October 25, 2019
- Whether the trial court erred in granting summary judgment to the defendant school district on the plaintiff’s employment discrimination claim based upon her sexual orientation.
The plaintiff was hired by the defendant school district as the Somersworth High School Dean of Students. It was undisputed that the plaintiff was a member of a protected class of lesbian, gay, bisexual and transgender individuals. After an investigation into several instances of the plaintiff’s alleged misconduct which had been reported by district staff to another dean, an investigation was conducted resulting in a 12-page report. Thereafter, a district school board hearing was held on the superintendent’s recommendation to terminate the plaintiff based on the report’s recommendations. The investigators’ report described and found credible the allegations of the plaintiff’s misconduct and retaliation and recommended that the plaintiff be terminated for violating the district’s sexual harassment and ethics polices. At the three-night district school board hearing, the plaintiff was represented by counsel, had the opportunity to testify and to have her counsel cross-examine witnesses. After the three-night hearing, the board decided that the plaintiff’s actions warranted termination. The plaintiff filed a breach of contract claim against the defendant in the superior court and also pursued a discrimination claim with the New Hampshire Commission for Human Rights and the United States Equal Employment Opportunity Commission. The plaintiff received a notice of the right to sue and thereafter filed discrimination and tort claims in the superior court which were consolidated with her breach of contract claim. The district’s motion for summary judgment was supported by affidavits from the nine board members involved in the termination decision alleging that they did not consider the plaintiff’s sexual orientation in reaching their decision. In opposition, the plaintiff submitted an affidavit denying any of her alleged conduct which the investigators found to be in violation of sexual harassment policies. The trial court granted the motion for summary judgment stating that the evidence did not support a finding that the district or its employees were motivated by a discriminatory animus and noting that there was no evidence that the board members considered the plaintiff’s sexual orientation in reaching their decision.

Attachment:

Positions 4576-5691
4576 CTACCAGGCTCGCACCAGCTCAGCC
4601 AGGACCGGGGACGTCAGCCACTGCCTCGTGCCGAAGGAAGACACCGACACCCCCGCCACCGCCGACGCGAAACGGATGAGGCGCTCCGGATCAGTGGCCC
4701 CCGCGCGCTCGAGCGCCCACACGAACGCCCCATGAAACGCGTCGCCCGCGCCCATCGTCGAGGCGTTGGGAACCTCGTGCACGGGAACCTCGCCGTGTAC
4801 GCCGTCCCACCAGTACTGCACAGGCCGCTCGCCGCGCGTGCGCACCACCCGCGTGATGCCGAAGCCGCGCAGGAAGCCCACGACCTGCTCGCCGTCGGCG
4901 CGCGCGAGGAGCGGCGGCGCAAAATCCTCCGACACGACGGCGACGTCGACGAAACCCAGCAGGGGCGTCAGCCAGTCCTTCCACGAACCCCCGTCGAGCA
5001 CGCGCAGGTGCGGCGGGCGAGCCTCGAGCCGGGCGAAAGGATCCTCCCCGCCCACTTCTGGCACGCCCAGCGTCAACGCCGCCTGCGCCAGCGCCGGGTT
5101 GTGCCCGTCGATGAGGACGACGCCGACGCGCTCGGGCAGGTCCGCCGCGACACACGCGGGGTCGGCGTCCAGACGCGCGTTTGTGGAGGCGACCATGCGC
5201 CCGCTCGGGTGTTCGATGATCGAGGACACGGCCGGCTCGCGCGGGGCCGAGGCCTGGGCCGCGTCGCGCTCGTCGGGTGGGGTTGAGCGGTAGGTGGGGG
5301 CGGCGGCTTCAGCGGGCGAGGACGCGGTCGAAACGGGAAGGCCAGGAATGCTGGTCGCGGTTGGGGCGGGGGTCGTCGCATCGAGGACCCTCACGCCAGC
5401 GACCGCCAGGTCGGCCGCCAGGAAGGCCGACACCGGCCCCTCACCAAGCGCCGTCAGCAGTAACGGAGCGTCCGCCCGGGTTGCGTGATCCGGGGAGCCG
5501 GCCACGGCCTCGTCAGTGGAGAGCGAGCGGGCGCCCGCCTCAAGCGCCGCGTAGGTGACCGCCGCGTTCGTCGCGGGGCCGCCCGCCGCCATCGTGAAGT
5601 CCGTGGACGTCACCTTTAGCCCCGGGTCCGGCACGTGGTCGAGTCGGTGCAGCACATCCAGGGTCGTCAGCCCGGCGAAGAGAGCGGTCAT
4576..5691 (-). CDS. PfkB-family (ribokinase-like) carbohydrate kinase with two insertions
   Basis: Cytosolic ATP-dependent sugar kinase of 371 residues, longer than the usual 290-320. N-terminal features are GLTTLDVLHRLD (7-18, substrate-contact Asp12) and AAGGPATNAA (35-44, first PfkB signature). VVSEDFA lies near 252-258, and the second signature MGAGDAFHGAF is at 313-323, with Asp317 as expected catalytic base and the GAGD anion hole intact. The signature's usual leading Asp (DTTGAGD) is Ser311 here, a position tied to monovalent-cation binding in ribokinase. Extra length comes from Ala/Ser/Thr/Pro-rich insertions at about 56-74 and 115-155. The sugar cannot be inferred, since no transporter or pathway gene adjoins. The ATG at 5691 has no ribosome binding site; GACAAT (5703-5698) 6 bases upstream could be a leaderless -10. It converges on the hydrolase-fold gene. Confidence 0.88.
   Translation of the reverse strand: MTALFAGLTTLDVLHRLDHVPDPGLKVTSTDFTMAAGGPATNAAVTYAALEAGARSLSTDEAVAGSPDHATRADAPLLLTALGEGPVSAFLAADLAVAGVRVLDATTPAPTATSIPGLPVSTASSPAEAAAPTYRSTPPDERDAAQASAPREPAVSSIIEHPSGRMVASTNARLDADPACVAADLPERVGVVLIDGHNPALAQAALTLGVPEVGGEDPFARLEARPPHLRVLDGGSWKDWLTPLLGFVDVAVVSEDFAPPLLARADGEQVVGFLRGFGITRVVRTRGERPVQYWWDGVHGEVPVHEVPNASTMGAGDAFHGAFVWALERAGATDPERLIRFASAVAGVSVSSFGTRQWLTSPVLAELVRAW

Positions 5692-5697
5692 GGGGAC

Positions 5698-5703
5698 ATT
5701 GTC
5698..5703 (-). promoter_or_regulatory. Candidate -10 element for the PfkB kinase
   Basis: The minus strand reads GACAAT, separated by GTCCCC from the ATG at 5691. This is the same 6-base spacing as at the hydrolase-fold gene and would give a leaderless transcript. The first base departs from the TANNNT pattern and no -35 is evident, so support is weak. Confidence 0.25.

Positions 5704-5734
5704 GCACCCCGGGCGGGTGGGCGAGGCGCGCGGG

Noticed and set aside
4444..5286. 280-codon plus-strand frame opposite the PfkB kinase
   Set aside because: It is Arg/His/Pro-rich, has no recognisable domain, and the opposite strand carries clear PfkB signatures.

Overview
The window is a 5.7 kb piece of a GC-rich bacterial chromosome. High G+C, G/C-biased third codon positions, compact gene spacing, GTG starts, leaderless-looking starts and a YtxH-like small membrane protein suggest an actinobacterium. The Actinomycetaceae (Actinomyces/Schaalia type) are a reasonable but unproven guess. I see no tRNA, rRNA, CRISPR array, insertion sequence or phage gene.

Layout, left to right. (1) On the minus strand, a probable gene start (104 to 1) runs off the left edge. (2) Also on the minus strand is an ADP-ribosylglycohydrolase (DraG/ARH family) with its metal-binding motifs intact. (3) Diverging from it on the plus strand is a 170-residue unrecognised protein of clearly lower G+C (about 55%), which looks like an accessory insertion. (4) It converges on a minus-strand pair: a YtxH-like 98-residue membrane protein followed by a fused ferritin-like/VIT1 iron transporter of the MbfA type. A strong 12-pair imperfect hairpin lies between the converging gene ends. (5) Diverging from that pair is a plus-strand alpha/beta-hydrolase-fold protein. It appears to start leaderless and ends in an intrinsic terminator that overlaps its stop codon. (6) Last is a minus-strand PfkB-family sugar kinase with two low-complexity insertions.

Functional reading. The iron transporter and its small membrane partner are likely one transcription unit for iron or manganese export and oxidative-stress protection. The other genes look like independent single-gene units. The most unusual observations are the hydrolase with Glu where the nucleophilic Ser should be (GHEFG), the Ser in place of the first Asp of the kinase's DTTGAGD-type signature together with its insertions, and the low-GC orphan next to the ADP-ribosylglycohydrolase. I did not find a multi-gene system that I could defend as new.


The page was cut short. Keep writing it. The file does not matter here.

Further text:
On appeal, the Court affirmed the trial court’s order granting summary judgment to the district on the plaintiff’s discrimination claim. The court found that the plaintiff lacked any evidence to suggest a strong link between discriminatory animus and her termination. The Court also agreed that the plaintiff failed to identify sufficient evidence from which a jury could conclude that sexual harassment was pretext for sexual orientation discrimination. The Court rejected the plaintiff’s arguments that the school staff members harbored a discriminatory animus towards her, and that this animus was connected to the board’s decision under either the “cat’s paw” theory or the theory that the district’s investigation was a “sham.” The Court held that the record contained insufficient evidence to demonstrate that certain witnesses harbored a discriminatory animus towards the plaintiff or that the presumed animus sufficiently influenced the board’s decision in a way that it could be imputed to the Board under the “cat’s paw” theory. The Court also rejected the plaintiff’s argument that the district’s investigation was a sham and failed to apply the district’s sexual harassment policy to the evidence. The Court found that the board reached its determination after it conducted a three-night hearing and did not rely solely on the investigators’ report.
Haughey, Philpot & Laurent, of Laconia (Samantha M. Jewett on the brief and orally), for the plaintiff. CullenCollimore, of Nashua (Brian J. S. Cullen on the brief and orally) for the defendant.